By Jim Schutze
By Rachel Watts
By Lauren Drewes Daniels
By Anna Merlan
By Lee Escobedo
By Eric Nicholson
In a year, Clayton claims 'Nato Nation has swelled to several hundred members. Membership is free: "You either have it in your genes or you don't," says Kerry Cartier.
'Nato's membership actually numbers close to 5,000, the chiefs insist, because every relative of an enrollee is considered a member of the tribe--whether they know it or not. That dubious reckoning would make 'Nato larger than the three established, federally-recognized tribes in the state--the Texas Kickapoos in Eagle Pass, the Tiguas, who live east of El Paso, and the Alabama Couchatta, who live in Livingston, east of Hunstville.
But until 'Nato establishes itself, tangible benefits to its members are few. For ten dollars, however, 'Nato members are entitled to shop at Sam's Wholesale Club.
On the spiritual side, the tribe has not yet held a pow wow or engaged in any ritual, except for a wedding ceremony presided over by Henry Clayton for Ted McGehee's brother, Steve Nail, in Glen Rose last month. 'Nato says the spiritual side of the operation will come when they build a cultural center; Clayton says he is presently negotiating for property for such a center in Grand Prairie.
What 'Nato's founders have is a vision--or at least a vision statement, which articulates its positions. Among them:
--'Nato has continued the historical Indian means of determining tribal membership, in which one drop of Indian blood is all that matters, rather than adopting the discriminatory non-Indian requirement of one-quarter or more Indian blood.
--One need not look Indian to be Indian.
--'Nato is amalgamation of members from many tribal heritages...all of whom are encouraged to respect their tribal heritages and the tribal heritages of others...
--'Nato will not be relegated to a position of passivity, but will vigorously pursue programs to benefit Indians off-reservation and on, for the common good of Native Americans nationwide.
Just last week, Indians from around the country gathered in Washington to protest government funding cuts. Henry Clayton, who prefers to be called Judge Clayton, claims this is a gap that 'Nato could help fill. There's a need for Indians, particularly the more skilled urban Indians to become leaders and create substantial industries that are more mainstream than bingo and casinos, he says.
To that end, Clayton has spent time in recent months trying to acquire property--several school buildings and 20 acres--for his tribe from recently closed Carswell Air Force Base in Fort Worth. His plan is to set up job training programs there.
Henry Clayton also claims to be negotiating with "a big bank" that is interested in funding some of his projects--including the cultural center--targeted at the Metroplex Indian population, which numbers more than 20,000. Clayton has been busy on other fronts as well. He has been corresponding with a Utah federal court, in an attempt to get a case--involving the custody of his grandchildren--transferred to 'Nato's tribal courts, of which he is the chief justice.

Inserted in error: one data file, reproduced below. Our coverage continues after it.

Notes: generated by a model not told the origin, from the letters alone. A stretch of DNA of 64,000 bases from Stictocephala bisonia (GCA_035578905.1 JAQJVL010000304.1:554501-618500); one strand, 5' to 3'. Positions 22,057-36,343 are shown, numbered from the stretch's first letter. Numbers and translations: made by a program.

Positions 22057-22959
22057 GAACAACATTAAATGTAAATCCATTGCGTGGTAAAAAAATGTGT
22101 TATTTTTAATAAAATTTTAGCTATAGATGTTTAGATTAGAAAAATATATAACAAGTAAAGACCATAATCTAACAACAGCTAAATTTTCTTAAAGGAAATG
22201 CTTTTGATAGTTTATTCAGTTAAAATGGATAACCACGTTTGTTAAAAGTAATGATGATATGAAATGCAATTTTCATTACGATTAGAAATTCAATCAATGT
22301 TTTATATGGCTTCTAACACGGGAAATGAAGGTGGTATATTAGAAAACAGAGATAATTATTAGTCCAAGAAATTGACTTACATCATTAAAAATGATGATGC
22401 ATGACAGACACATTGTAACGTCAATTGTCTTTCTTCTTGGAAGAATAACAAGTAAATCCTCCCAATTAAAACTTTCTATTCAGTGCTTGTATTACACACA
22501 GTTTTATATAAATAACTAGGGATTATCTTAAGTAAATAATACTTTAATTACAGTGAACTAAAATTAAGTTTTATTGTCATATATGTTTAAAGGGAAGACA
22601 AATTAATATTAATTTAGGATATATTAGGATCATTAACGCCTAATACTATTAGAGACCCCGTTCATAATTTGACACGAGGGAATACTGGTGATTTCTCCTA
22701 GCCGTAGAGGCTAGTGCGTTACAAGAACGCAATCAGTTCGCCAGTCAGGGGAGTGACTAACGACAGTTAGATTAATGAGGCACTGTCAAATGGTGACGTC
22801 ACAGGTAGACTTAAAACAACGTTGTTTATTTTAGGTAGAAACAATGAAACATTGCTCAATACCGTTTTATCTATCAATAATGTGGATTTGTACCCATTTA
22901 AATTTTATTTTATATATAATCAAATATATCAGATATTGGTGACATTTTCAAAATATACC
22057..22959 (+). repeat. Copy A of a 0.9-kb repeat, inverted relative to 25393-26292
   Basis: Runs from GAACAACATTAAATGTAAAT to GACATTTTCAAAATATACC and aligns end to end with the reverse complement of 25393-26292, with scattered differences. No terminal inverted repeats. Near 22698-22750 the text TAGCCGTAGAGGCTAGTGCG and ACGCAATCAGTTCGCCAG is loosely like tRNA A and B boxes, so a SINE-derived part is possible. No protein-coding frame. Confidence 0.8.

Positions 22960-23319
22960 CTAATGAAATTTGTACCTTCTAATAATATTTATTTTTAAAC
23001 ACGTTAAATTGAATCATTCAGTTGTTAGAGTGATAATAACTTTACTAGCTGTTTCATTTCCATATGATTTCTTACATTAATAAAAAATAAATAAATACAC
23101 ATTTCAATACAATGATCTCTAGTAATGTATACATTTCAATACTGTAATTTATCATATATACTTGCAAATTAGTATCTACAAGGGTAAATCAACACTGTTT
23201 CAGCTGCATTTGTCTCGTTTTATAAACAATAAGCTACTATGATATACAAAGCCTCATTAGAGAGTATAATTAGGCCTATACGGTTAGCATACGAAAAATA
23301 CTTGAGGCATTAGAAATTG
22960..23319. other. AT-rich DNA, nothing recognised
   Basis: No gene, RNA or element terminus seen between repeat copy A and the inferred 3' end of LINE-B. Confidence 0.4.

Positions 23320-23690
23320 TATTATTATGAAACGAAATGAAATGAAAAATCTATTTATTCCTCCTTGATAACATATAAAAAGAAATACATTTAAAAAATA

Depending on your perspective, 'Nato is either a Native American fraud, with Clayton and his cronies bent on self-aggrandizement and enrichment, or it is a well-intentioned effort to offer hope to people who, for one reason or another, cannot get accepted by an established tribe. Even if it's because they are not actually Indians.
The first thing 'Nato critics point to in questioning the tribe's authenticity is that it is not federally recognized. Beyond validation, federal recognition entitles tribal members to a raft of government benefits, from free medical care, to, in many cases, housing allowances and educational scholarships. Those benefits are administered by the federal Bureau of Indian Affairs, a division of the Department of the Interior.
A tribe that is federally recognized also is considered, in many respects, a sovereign government, which affords it certain taxing privileges and the ability, like other governments, to raise money through such means as issuing tax-free municipal bonds. It also allows it to apply for federal support for things like law enforcement and health and education services.
On the other hand, simply claiming that you are an Indian or an Indian tribe, no matter how earnestly, doesn't get you very far with the federal government--or most Indians.
"Self-identification does not make you a tribe, just like self-canonization does not make you a saint," says Ellis Burt, a Dallas attorney with an expertise in the complex arena of Indian law.
As America's indigenous peoples were displaced, their reservations moved, and members scattered, through the successive treaties with the government, tribal recognition became an intricate process that has befuddled even bona fide historic Indian tribes. According to the Code of Federal Regulations, in order for a tribe to be officially acknowledged, it must have been identified as an American Indian entity on a substantially continuous basis since 1900, demonstrate community, have political influence over its people, and proven descent from a historic tribe.
The 'Nato crew, which comes up short on every test, does not pretend to have a chance at federal recognition. But they argue they don't need it, nor want it. In Clayton's interpretation, federal recognition allows tribe only to qualify for services from the BIA, which he sees as a well-meaning detriment to Indian people. "It is a government agency that has served to control Indians, more than it has helped them," he says. "The BIA, like many government agencies, is dedicated mainly to its own self preservation."
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